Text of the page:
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Film Log #1 February 10, 2012

Posted by Richard Bolisay in Hollywood, Oscars.
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THE GIRL WITH THE DRAGON TATTOO (David Fincher, 2011)

This is the Fincher of Benjamin Button—epicurean, long-winded, and predictable—armed with such skill in creating a deceitful sweep that bores as much as it hypnotizes. He makes it clear that length is permissible as long as the characters onscreen are mystifyingly troubled, willfully suggesting that Erika Berger, Holger Palmgren, Dragan Armansky, or Millenium, whose head office and staff members are crucial elements in the book, are of little use as far as movie spectacle is concerned. His ability to deliver has been put to test by the structural complexity of the material, made even harder by Larsson’s lack of restraint. But Fincher, with a flashlight in hand, lets the flames glow in every corner, acknowledging the prosaic quality of the book by translating it into frosty visuals, and even frostier characterizations by Rooney Mara and Daniel Craig. The trilogy has attracted film producers not because of its subject (men who hate women, how new!) but because of its lead character, Lisbeth Salander, and the challenge of portraying her onscreen. Mara makes some impressive nuances, her offscreen presence in particular is wisely calculated, but her case falls into the category of the whole not being greater than the sum of its parts. Craig complements her a lot, and she heats his beef very well. Fincher makes the bedlam less chaotic and struggles when the third act comes in, losing his grip when the detectives find the missing piece. The opening credits and the use of Enya are by all means brilliant, but the sight of Craig’s butt crack is the most nerve-racking moment in the film. B-

MISSION: IMPOSSIBLE- GHOST PROTOCOL (Brad Bird, 2011)

Mission: Impossible – Ghost Protocol opens up in all sorts of unexpected directions and the type of mess it leaks works surprisingly well because Brad Bird allows the action sequences to breathe, the buildup and follow through providing some sort of polish, punctuating the series of over-the-top stunts and the exhilarating sheen they produce. There are dangerous edges, most of which are served as desserts and appetizers, but they are in fact the meatiest aspect of the movie—the impossibility of the mission addressed rather than ignored, making the sketchy minutiae throttle even to the unimpressionable. Stress is written all over Tom Cruise’s face, and it’s not a tiring sight to look at. Like a drowning man rising to the surface for the last time, he is unmoved by anything, unfazed by an almost non-existent threat, and unimpressed even by the Burj Khalifa or an impending sandstorm. Paula Patton fits the part, Jeremy Renner does some hilarious stretches, and Simon Pegg is uncontrollably smart and funny. So who needs meat and potatoes when one is caught like a deer in the headlights? B+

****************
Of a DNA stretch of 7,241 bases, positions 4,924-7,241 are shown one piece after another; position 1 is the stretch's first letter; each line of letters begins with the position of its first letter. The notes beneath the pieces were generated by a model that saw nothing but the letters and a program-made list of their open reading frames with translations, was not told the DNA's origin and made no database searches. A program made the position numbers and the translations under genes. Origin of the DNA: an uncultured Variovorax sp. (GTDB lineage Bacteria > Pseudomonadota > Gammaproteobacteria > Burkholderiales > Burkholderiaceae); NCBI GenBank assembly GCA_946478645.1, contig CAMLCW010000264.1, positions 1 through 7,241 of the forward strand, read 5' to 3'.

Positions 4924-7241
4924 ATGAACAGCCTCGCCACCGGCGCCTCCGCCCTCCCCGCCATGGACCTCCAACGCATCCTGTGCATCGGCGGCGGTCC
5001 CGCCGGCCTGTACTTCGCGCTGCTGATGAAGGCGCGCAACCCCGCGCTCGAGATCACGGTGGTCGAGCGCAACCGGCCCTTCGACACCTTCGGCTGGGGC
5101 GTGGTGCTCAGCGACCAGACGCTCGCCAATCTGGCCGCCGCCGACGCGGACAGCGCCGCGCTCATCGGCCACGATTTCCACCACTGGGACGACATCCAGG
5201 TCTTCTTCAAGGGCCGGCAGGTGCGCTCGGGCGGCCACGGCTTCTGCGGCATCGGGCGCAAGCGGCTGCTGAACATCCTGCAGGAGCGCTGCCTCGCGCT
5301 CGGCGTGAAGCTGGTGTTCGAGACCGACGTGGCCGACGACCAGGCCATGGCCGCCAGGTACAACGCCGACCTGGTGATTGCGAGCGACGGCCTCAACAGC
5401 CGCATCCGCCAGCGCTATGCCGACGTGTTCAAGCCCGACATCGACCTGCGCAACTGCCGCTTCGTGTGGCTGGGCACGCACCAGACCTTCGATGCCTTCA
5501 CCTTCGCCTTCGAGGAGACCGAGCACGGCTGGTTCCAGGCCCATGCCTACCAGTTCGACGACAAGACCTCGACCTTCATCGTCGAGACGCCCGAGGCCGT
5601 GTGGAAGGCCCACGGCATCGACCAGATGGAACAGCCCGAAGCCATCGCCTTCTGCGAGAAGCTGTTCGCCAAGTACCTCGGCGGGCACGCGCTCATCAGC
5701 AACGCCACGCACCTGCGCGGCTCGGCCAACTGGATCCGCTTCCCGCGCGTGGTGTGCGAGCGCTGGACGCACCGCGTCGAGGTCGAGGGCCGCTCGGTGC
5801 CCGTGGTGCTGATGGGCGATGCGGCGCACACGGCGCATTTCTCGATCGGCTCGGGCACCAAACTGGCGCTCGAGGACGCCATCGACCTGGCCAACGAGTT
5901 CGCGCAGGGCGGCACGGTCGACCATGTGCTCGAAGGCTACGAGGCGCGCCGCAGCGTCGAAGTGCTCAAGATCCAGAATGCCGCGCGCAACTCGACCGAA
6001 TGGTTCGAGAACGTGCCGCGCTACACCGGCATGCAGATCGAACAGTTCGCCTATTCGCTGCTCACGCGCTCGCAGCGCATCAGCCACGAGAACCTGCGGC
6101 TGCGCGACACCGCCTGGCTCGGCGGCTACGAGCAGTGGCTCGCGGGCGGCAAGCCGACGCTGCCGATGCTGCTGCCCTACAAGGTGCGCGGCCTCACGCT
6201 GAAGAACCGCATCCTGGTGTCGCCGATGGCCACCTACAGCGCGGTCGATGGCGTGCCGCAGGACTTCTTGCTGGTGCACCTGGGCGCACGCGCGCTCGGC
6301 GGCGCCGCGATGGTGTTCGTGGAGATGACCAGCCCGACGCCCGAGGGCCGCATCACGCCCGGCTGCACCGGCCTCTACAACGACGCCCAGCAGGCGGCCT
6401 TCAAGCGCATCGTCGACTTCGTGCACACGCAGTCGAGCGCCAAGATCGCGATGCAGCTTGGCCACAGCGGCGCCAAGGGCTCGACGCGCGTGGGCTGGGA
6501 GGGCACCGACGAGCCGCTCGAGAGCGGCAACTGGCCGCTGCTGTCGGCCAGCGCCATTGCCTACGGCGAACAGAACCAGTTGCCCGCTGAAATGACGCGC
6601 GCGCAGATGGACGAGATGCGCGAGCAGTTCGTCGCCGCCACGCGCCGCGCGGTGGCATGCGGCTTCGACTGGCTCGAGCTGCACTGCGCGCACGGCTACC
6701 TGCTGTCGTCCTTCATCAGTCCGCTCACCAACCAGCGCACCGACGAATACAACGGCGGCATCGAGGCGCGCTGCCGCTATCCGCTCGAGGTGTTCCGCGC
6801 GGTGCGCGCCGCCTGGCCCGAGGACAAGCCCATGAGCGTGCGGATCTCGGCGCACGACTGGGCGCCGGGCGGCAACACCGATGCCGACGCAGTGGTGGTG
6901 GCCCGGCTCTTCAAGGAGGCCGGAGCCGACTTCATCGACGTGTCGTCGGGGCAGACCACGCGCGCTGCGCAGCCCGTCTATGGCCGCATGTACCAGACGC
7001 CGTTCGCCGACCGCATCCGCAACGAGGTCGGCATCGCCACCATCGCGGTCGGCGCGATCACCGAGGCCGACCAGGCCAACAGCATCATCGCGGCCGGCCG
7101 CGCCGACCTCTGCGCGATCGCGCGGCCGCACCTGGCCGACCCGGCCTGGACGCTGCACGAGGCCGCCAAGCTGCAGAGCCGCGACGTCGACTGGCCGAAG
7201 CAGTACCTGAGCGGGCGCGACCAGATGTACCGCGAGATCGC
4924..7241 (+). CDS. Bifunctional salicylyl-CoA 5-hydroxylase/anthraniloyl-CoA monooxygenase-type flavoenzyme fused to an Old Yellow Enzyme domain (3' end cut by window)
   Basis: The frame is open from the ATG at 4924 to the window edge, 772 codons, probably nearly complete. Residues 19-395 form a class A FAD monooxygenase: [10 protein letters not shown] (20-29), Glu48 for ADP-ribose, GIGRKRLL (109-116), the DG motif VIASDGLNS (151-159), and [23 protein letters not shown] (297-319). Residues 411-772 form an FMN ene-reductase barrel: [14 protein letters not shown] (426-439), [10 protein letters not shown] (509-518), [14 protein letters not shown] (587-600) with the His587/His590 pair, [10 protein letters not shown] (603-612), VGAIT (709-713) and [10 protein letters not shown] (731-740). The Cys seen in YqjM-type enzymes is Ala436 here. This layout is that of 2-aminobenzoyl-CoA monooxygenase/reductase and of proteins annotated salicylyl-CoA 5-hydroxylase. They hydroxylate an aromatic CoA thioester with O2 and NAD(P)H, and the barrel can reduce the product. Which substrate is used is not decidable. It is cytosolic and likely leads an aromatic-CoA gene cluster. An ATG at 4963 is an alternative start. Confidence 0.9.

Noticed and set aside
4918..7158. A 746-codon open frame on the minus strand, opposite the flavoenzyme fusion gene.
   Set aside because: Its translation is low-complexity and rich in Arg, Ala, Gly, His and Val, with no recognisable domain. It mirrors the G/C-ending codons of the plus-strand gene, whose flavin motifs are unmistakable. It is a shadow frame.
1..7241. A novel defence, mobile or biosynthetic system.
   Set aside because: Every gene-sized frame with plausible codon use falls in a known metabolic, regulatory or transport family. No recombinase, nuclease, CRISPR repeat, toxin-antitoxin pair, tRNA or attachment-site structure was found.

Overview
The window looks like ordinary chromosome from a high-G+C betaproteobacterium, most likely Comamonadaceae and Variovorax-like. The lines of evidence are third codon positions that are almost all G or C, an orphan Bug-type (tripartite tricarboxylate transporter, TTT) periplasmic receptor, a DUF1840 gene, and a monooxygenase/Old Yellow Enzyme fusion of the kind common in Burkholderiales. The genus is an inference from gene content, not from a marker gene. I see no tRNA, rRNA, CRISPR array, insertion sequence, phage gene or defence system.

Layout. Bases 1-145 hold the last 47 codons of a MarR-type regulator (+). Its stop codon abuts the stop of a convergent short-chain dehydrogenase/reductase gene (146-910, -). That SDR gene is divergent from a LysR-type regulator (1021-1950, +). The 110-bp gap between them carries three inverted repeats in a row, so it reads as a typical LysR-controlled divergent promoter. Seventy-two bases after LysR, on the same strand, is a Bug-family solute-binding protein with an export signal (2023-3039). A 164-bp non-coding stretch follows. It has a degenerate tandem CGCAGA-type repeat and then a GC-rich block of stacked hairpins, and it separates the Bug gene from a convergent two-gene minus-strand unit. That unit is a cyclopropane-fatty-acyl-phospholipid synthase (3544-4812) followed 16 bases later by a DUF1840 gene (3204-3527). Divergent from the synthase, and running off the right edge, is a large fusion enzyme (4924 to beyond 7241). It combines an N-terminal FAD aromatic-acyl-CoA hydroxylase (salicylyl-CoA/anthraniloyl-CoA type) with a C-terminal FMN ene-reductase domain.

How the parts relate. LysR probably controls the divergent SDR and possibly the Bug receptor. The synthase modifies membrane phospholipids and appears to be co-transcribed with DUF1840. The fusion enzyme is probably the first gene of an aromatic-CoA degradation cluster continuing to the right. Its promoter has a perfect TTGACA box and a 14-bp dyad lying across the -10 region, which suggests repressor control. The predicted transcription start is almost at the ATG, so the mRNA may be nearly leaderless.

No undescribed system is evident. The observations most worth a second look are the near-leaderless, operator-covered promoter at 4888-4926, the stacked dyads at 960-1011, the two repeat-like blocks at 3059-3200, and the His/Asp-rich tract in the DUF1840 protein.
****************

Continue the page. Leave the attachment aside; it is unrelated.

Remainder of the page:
HAYWIRE (Steven Soderbergh, 2011)

In this age of expensively-made movies that rely heavily on unnecessary noise and dizzying visual effects, a film like Haywire feels like a joke, and holy shit what a good joke it is. Steven Soderbergh shows again his penchant for multi-character narratives, and though he’s working on a very conventional story, he still manages to tell it adventurously, one that looks so old-fashioned even its disruptive flashbacks still seem rational. Soderbergh toys with the storytelling, moving to and fro as the main character, an undercover agent played by martial artist Gina Carano, seeks the truth about a mission that eventually puts her between a rock and a hard place. The movie reaches its peak whenever Carano finds herself in a fight. All the running and boxing and thumping provide a sense of frightening reality in her dilemma, the exchange of blows sounding brutally raw and authentic, the lack of blood making it even more startling. Too bad these sequences are just few—Soderbergh should have made them the movie’s main attraction—but props go to Carano for kicking all the guys’ arses. She even shoots a steamy Michael Fassbender in the face. Blimey! What a man-eater! B+


DRIVE (Nicolas Winding Refn, 2011)